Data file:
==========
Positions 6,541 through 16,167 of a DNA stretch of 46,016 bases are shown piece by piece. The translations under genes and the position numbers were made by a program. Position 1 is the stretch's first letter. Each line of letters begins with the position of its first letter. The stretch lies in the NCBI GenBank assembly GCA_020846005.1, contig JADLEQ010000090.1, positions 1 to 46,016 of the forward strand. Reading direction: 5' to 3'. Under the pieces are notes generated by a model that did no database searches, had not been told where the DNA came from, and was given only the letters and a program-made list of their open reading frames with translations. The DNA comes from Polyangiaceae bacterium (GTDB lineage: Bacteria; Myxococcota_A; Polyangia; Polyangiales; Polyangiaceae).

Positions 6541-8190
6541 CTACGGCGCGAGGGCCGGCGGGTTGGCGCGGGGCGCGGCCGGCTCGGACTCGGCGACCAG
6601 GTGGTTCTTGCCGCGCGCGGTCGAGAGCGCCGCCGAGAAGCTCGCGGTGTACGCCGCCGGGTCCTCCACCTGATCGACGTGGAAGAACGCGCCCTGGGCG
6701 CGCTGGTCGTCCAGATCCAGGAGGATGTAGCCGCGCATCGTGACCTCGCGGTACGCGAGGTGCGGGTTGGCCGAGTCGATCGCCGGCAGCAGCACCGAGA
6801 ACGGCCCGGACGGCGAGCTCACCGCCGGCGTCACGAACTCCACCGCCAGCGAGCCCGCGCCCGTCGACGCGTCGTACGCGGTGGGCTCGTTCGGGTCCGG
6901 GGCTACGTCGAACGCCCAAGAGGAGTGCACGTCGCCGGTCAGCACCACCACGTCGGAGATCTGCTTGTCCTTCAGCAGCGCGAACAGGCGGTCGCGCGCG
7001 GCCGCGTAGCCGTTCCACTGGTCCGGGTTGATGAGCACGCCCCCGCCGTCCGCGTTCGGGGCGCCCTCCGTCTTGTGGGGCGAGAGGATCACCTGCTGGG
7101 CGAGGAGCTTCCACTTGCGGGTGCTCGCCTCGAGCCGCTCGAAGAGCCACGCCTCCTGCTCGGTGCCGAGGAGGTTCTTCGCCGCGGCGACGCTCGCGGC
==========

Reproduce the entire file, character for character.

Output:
Positions 6,541 through 16,167 of a DNA stretch of 46,016 bases are shown piece by piece. The translations under genes and the position numbers were made by a program. Position 1 is the stretch's first letter. Each line of letters begins with the position of its first letter. The stretch lies in the NCBI GenBank assembly GCA_020846005.1, contig JADLEQ010000090.1, positions 1 to 46,016 of the forward strand. Reading direction: 5' to 3'. Under the pieces are notes generated by a model that did no database searches, had not been told where the DNA came from, and was given only the letters and a program-made list of their open reading frames with translations. The DNA comes from Polyangiaceae bacterium (GTDB lineage: Bacteria; Myxococcota_A; Polyangia; Polyangiales; Polyangiaceae).

Positions 6541-8190
6541 CTACGGCGCGAGGGCCGGCGGGTTGGCGCGGGGCGCGGCCGGCTCGGACTCGGCGACCAG
6601 GTGGTTCTTGCCGCGCGCGGTCGAGAGCGCCGCCGAGAAGCTCGCGGTGTACGCCGCCGGGTCCTCCACCTGATCGACGTGGAAGAACGCGCCCTGGGCG
6701 CGCTGGTCGTCCAGATCCAGGAGGATGTAGCCGCGCATCGTGACCTCGCGGTACGCGAGGTGCGGGTTGGCCGAGTCGATCGCCGGCAGCAGCACCGAGA
6801 ACGGCCCGGACGGCGAGCTCACCGCCGGCGTCACGAACTCCACCGCCAGCGAGCCCGCGCCCGTCGACGCGTCGTACGCGGTGGGCTCGTTCGGGTCCGG
6901 GGCTACGTCGAACGCCCAAGAGGAGTGCACGTCGCCGGTCAGCACCACCACGTCGGAGATCTGCTTGTCCTTCAGCAGCGCGAACAGGCGGTCGCGCGCG
7001 GCCGCGTAGCCGTTCCACTGGTCCGGGTTGATGAGCACGCCCCCGCCGTCCGCGTTCGGGGCGCCCTCCGTCTTGTGGGGCGAGAGGATCACCTGCTGGG
7101 CGAGGAGCTTCCACTTGCGGGTGCTCGCCTCGAGCCGCTCGAAGAGCCACGCCTCCTGCTCGGTGCCGAGGAGGTTCTTCGCCGCGGCGACGCTCGCGGC